Jill, that is the point of my statement which starts off with the word *IF*. I do not have reasonable certainty of the facts and neither do you or anything you quote. Your hypothesis is valid but in the end US security must be assured. Think of the following that potentially could happen in the near future: You live in a major city and Amazon is now sending its purchases by drone. What happens when a bunch of drones are loaded up with Fentanyl where a tiny amout can kill you. Suddenly all these packages blow up all over your city and others? That could potentially kill alot of people and is a realistic scenario. Now assume that Assange or whomever, released information that made that scenario possible. How does that change your feelings?

    3. This is a worthy concern. However, the initial indictment, as opposed to the Barr indictments, was narrow. The initial indictment dealt with actual assistance in hacking a computer. In other words, Assange became a participant. Not just a receiver of information. I don’t believe Turley has said otherwise. I also don’t know of any Wikileaks document dumps that have hurt anybody, other than some politicians egos along with the lazy Washing, D.C. press corps.

      1. “The initial indictment dealt with actual assistance in hacking a computer. In other words, Assange became a participant.”

        Steve, IMO, prove that and you have proven criminality.

        ” I also don’t know of any Wikileaks document dumps that have hurt anybody, other than …”

        That is the problem. The dumps could have hurt people and the proof has to be kept silent to prevent other people from being hurt as well.

    4. By your logic and Trump’s, I fear a reporter buying lunch for his source may then legally be charged as an accomplice to the felon violating The Espionage Act.

      I am frankly sick of Trump’s 180 degree on foreign military excursions, and his preference for MIC profits favoring our alleged “ally” the most evil and blood thirsty military dictatorship on earth, a nation that annually beheads more than ISIS, the Al Saud crime syndicate. Trump rewarded SA with military weapons for dismembering and melting in acid a journalist unfriendly to the regime.

      How evil is human love for filthy lucre? Apparently SA even purchased silence from the journalists surviving children. Ted Kennedy murdered Mary Jo Kopechne. One day her parents cried out for Ted’s head. The day after Kennedy’s representatives appeared with sacks of cash at the parent’s home, they decided it was time to let her RIP and put it all behind them.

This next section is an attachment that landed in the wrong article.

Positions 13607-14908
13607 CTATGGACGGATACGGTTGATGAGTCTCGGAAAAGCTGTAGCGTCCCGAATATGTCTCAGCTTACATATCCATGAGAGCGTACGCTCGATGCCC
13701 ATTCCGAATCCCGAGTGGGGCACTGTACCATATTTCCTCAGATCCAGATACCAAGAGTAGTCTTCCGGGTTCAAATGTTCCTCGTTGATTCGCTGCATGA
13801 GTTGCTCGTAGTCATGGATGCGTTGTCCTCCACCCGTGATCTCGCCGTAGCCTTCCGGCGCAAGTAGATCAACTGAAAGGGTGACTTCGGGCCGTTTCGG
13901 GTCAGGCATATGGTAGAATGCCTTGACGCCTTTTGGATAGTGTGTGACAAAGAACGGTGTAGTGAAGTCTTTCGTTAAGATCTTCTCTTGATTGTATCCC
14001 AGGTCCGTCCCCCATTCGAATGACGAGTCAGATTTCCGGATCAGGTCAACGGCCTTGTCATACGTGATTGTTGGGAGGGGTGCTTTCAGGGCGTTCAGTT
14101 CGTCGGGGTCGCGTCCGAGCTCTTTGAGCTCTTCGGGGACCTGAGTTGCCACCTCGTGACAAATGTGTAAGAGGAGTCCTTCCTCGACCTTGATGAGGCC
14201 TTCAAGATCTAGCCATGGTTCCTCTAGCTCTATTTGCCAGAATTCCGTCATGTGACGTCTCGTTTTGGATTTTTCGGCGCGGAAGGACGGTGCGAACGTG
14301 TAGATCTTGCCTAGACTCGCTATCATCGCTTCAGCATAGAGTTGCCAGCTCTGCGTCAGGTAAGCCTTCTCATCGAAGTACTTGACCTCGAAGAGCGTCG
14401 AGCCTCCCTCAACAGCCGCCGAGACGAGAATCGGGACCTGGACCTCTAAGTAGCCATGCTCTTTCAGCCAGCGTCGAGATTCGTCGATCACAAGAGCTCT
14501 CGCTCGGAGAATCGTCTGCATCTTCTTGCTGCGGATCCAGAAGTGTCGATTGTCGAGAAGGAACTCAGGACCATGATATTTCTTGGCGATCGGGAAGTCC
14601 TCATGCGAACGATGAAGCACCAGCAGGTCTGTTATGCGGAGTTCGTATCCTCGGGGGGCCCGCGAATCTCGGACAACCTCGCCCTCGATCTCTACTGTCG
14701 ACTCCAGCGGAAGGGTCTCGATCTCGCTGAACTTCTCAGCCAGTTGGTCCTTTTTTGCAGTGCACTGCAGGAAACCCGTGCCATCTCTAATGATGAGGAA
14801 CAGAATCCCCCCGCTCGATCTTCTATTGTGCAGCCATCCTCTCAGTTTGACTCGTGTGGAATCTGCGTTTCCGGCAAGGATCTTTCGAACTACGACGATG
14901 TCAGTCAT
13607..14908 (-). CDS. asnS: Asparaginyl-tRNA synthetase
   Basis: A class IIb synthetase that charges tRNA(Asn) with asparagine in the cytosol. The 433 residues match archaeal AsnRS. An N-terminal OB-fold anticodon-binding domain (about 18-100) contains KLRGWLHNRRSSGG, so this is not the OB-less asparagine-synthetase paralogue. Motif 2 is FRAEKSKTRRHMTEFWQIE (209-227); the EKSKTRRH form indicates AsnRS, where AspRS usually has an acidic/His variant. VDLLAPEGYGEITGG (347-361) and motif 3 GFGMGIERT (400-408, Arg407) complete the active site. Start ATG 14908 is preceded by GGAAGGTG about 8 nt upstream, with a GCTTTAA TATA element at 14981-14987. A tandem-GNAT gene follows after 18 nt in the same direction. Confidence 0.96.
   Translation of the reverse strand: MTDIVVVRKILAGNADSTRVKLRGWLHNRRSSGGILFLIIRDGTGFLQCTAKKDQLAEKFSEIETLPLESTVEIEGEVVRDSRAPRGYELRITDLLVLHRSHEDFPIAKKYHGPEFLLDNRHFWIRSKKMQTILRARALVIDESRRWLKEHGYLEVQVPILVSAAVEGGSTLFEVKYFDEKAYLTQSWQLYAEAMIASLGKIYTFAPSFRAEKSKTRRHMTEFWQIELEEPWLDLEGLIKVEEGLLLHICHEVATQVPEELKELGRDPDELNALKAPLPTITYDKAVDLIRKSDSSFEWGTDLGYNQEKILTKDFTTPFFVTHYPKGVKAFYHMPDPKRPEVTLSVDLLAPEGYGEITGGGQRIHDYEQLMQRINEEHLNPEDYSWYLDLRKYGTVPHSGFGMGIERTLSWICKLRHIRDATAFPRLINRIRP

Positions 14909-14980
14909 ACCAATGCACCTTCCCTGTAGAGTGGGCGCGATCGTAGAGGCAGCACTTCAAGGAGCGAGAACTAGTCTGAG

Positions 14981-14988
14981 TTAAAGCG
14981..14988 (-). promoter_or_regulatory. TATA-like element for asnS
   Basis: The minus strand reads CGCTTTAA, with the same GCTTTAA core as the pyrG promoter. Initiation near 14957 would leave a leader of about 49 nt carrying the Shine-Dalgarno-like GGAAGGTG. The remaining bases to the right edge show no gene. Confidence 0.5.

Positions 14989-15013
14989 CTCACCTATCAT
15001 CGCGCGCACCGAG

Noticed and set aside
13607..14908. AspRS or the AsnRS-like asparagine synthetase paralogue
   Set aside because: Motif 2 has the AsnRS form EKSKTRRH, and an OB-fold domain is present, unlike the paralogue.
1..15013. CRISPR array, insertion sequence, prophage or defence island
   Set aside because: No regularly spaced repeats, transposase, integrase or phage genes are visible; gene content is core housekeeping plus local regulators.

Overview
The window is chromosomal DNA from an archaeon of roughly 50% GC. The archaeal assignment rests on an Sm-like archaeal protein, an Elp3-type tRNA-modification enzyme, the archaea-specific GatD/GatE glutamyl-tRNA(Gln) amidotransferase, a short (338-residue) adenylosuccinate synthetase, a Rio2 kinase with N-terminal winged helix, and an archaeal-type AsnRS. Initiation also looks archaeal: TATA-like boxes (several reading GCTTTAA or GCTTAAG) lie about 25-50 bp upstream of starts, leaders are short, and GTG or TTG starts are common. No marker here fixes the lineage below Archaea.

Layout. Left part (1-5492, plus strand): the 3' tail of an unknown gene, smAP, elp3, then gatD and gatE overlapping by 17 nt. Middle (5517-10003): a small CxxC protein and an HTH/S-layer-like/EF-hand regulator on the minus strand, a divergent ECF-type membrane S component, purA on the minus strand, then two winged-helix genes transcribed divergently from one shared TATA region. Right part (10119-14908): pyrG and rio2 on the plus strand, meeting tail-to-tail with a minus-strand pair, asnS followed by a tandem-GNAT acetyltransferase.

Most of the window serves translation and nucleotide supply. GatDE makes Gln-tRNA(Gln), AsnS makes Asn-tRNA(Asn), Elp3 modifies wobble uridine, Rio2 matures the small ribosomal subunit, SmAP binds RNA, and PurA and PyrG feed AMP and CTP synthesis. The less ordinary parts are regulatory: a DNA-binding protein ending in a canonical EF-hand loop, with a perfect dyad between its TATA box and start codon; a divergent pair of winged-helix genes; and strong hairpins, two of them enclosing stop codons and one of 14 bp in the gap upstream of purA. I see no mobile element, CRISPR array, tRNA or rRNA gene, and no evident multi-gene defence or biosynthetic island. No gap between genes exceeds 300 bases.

1. “By your logic and Trump’s, I fear a reporter buying lunch for his source may then legally be charged as an accomplice to the felon violating The Espionage Act.”

        By your logic, buying somebody lunch is the same as breaking into a room with your source and taking documents out of a filing cabinet.

        It looks like Assange went too far with Manning. As to why Barr inserted himself into this matter with these additional indictments, I’m trying to figure out that one.

      2. “By your logic…”

        Nonsense. Your claim is ridiculous. ONe has to prove the elments of a crime and lunch is not an element unless perhaps in the sandwich the reporter receives a flashdrive.

        “I am frankly sick of Trump’s 180 degree on foreign military excursions,”

        Your being sick has nothing to do with Trump being right or wrong. We have seen how your type of being sick led to WW2 which may not have had to happen if Germany realized what it faced and recognized it early. Your being sick didn’t stop the Japanese advance long before the US became involved. Foolishness resides in most of your comments that have truth and falsehood mixed together. You are no different than a Peter Shill or an anon though many of your ideas might be the opposite of both.

      3. the most evil and blood thirsty military dictatorship on earth, a nation that annually beheads more than ISIS, the Al Saud crime syndicate.

        Over the period since 1985, capital sentences have been applied at a mean annual rate of 0.33 per 100,000 in Saudi Arabia. The homicide rate in Saudi Arabia is 0.8 per 100,000.

        I take it you were really cheesed when it was reported in the media that the Crown Prince told Mahmoud Abbas that they should have taken the deal the last time it was offered.

  7. “Daniel Ellsberg Speaks Out on the Arrest of Julian Assange”

    ‘“Without whistleblowers we would not have a democracy. And there have to be people to distribute work and publish it.”’

    Ellsberg says he is both outraged and deeply concerned about the impact this case might have on the free press. “Without whistleblowers,” Ellsberg tells me in the following interview, “we would not have a democracy.”

  8. Let me guess. The left wants to crucify Assange but didn’t give a tinker’s damn about the Pentagon Papers. Never mind 1719 i’ve seen nothing since 1992 to convince me Assange should go on trial for anything But seen mountains of reasons why their shouldn’t be trials in the Dirty Politiican, Dirt cop Dirty DNC and Dirty Media of the last three years never mind last 300.

    Where was the press, media, what evers when at least three maybe four politicians were illegally seated after refusing to take the Constitutionally required Oath of Office? Not to mention those that openly and publicly violate thee oath of office when they do take it or worse give it from a leadership position?

    Are there any real journalists left to claim any rights under Freedom of the Press? Are there any schools left that teach journalism?

    Is the US Military still, I presume, willing to uphold their Oath of Office – all that remains?